the gift lists changed. the reasoning was different. additional gifts were added. others removed. where might encouragement lie? where might He be asking me to give, to give beyond my list on paper?

a handmade gift or two found its way under the tree, bits that would be treasured for memories evoked and new ones made.

the grace of Christ, His compassion and mercy, to me and each person I come into contact with, was overwhelming.

Nicholas gave because he could not ignore the source of his resource. He gave out of gratitude and love.

the grip of commercialism slipped a bit this year. and I am glad. praying it continues, really.

as for our daughter-gift, there is no longer a discussion of allowing a few years of childhood fantasy with Santa Claus. that also shifted as we watched the vegetable telling of this biography. her earliest teachings about Santa are steeped in reality. and they are taking hold in beautiful ways.

she asks for money to drop into red kettles. toy boxes are culled for bits others might enjoy. a goose figure for a friend with a farm set. a teapot for daddy because he has none of his own. an elf doll for me, its silly smile meant to bring cheer and make me laugh. simple gifts, given from her own bounty. because Jesus and mommy and daddy love her.

there are smiles and waves as she spies the mall Santa or a yard decoration. it makes sense in her world that Baby Jesus and Santa reside on the same lawn. and in a way, she is right. strip the commercial Santa away and Nicholas remains, a man who continually pointed others to the Christ-child and His ultimate Gift.

may we do the same.

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Filed under abiding, being, daughter-gift, gratitude, John 15, life lesson, simple, spiritual formation

strength and perseverance

it has been a windy season. most days our daughter-gift wakes up and asks if it is another windy day. or more likely, she makes a statement of it.

when we lived in southern California, it was news when the winds blew. sometimes Santa Ana winds, and other times from storms coming through the area. it always puzzled us how often downed trees made the news, downed by strong, but not devastating winds. I remember a co-worker once stating that her son had not slept all night because he was afraid of the wind.

in this land of four very distinct seasons the wind is not a headline-grabber by any stretch of the imagination. tornadoes, blizzards, thunderstorms, and severe weather in general, are part of life. we do talk about the weather here, and for good reason. it shapes us in ways we do not expect. a beautiful day, no matter the season, is cause to stop and enjoy, if only for a moment. a windy day, in our understated manner, will be called gusty. bitingly cold wind might be described as blustery. rarely do we consider our trees and worry about them toppling.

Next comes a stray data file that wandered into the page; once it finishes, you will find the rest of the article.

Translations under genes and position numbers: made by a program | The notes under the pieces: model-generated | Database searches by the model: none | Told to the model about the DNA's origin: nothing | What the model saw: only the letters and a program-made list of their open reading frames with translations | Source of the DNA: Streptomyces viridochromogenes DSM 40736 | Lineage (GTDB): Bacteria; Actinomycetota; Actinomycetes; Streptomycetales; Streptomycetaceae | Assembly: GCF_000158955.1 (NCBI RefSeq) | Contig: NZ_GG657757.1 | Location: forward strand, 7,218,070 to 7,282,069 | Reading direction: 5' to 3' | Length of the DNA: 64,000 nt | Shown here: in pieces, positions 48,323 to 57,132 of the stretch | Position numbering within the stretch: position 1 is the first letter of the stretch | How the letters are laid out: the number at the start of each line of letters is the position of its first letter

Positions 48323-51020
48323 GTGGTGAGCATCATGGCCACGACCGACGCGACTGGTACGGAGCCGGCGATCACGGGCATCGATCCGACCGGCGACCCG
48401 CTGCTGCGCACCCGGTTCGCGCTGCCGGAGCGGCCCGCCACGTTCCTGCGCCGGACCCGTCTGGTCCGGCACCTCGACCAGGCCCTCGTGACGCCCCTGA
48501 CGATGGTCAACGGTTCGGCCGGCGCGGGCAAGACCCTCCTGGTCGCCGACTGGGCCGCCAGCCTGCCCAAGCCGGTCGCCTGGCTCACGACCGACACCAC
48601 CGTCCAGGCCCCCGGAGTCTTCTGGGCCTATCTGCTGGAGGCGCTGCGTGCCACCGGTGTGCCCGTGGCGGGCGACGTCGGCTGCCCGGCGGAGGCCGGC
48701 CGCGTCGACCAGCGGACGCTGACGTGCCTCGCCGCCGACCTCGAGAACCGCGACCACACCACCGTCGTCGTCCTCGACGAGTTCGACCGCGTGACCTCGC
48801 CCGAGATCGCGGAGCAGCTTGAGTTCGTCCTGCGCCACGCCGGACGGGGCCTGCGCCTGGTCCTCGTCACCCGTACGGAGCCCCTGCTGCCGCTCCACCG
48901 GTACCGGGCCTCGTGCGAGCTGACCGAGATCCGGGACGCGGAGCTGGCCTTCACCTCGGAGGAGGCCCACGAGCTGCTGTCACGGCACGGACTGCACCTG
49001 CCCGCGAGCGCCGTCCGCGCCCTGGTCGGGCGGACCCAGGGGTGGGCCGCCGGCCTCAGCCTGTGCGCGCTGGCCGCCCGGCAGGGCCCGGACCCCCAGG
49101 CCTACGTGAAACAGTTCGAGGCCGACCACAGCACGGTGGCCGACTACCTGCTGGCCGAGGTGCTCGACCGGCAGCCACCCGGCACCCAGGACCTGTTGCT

this difference between the stalwart northern trees and those of our California friends is striking. many of the trees making their way into the news were the same as the sturdy ones “back home.” so we researched. and talked to some who might understand our confusion. what we found was fascinating. and has implications on our spiritual lives.

for a tree, life in California is easy. lots of sun. a relatively temperate climate. few storms. it seems trees have little reason to work at sending their roots deep, so they spread wide. and trees topple in seemingly innocuous winds. the root system cannot tolerate much abuse and a strong gust will take a large tree down.

to survive the extreme seasons of the north, a tree must send its roots deep and wide. they must be strong. and they must persevere through the ever-changing weather. their wood is different, stronger, than an untested tree. a northern forest gives a wonderful picture of this strength and tenacity. the outer rim of a forest boasts the strongest trees, standing strong and mighty, facing the storms and protecting those in deeper. those inside, the protected ones, are not as strong. they will topple, much like those in California. their fortress of protection, when removed, leaves them vulnerable to the elements.

how like the trees we can be! how we often long for the easy California tree life! we pray God saves us from trial and testing, grateful for uneventful days, and breathing relief when tragedy is averted.

but in the trials, the windy, stormy times, He grows us. our roots in Him go deeper.

it is easy to feel abandoned to the storm. to wonder if He is punishing us or has forgotten our suffering.

maybe the better thought, the better question, is to ask which roots He is wanting to grow, where He might be strengthening our faith.

He does not send the storm to punish, but instead to protect. in those times we are not forgotten, as we might feel, but instead remembered, cared for, and nurtured.

even, and especially, in the storm.

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Filed under abiding, aches and lessons, being, life lesson, simple, spiritual formation